One of the most devastating chapters in the history of America’s Armed Forces is the role that the military played in exposing so many veterans to the risk of malignant mesothelioma and other asbestos-related diseases. In the run-up to World War II and the years that followed, military buyers were intent on providing service men and women with the greatest possible protection against heat and flame, and to that end they ordered that asbestos be included in all applicable equipment, infrastructure, and supplies: they were unaware that the material’s protective characteristics were countered by its carcinogenic nature. Today more than one third of America’s victims of mesothelioma are veterans who were exposed to asbestos during their time of service. But now an agreement between the Department of Veterans Affairs (VA) and the National Cancer Institute will offer those diagnosed with this rare form of cancer as well as other types of cancer the opportunity to more easily engage in national clinical trials that offer them the ability to access cutting edge medical technology.
The new agreement does not specify malignant mesothelioma as its target, but there is no doubt that those afflicted with the rare and fatal form of cancer will get a great deal of benefit from it. Where veterans were previously unable to access clinical trials for immunotherapy and other precision types of medicine because they were limited to the services available through the VA centers, 12 different Veterans’ care centers will now be able to participate in those trials that are funded by outside agencies. They will also be provided with staff and resources to help them match patients with those trials and to teach them how to access those resources so that they will be able to continue pursuing these trials on their own after the three-year program is complete.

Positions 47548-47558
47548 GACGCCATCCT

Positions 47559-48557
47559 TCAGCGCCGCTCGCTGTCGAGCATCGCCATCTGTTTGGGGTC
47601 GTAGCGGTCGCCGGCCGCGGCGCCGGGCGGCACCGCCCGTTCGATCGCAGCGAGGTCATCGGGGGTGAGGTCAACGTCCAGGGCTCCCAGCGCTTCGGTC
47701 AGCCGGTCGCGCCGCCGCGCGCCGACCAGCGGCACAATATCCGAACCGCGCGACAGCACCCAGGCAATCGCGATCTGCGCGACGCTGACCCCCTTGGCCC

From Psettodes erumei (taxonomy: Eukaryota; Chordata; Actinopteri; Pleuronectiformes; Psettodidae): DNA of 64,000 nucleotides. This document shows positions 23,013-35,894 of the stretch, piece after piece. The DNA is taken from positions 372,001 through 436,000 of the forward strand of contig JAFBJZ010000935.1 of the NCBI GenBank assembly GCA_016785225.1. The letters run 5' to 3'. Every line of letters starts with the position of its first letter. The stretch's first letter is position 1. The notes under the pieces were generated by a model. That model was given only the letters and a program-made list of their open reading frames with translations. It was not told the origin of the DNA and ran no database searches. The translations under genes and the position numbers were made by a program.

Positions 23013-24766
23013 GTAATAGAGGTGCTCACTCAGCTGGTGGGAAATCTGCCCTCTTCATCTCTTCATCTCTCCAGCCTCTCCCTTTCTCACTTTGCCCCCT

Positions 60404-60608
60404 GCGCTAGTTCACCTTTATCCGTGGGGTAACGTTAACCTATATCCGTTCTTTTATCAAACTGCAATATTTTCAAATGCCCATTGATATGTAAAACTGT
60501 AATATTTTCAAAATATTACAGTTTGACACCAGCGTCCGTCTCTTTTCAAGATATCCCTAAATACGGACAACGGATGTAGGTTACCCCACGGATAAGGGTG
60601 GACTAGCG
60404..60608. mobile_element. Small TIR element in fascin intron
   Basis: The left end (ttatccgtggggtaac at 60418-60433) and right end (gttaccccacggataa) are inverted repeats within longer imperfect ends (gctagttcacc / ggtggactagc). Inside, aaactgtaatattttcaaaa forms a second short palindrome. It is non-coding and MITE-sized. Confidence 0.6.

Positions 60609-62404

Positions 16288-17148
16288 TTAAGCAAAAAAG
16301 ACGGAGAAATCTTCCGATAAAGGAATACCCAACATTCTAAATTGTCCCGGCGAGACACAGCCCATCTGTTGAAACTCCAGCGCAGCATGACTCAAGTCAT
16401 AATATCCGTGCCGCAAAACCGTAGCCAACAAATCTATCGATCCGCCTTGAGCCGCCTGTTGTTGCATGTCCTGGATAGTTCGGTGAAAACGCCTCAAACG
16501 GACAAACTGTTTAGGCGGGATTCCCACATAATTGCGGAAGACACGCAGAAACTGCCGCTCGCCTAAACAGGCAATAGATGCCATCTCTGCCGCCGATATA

The facilities that will be offering access to clinical trials for veterans with mesothelioma and other types of cancer will be spread around the country, located in Atlanta; the Bronx, New York; Charleston, South Carolina; Denver; Durham, North Carolina; Hines, Illinois; Long Beach, California; Minneapolis; Palo Alto, California; Portland, Oregon; San Antonio; and West Haven, Connecticut. Speaking of her hopes for the program, VA Chief Research and Development Officer Rachel Ramoni said, “By increasing enrollment in cancer clinical trials, VA and veterans will be contributing to important oncology research. This will not only help our veterans, but also advance cancer care for all Americans, and people around the world.”
Veterans with mesothelioma also have the ability to pursue legal actions against the companies that provided the asbestos-contaminated products to the military. For information on your legal rights, contact us today at 1-800-966-2244.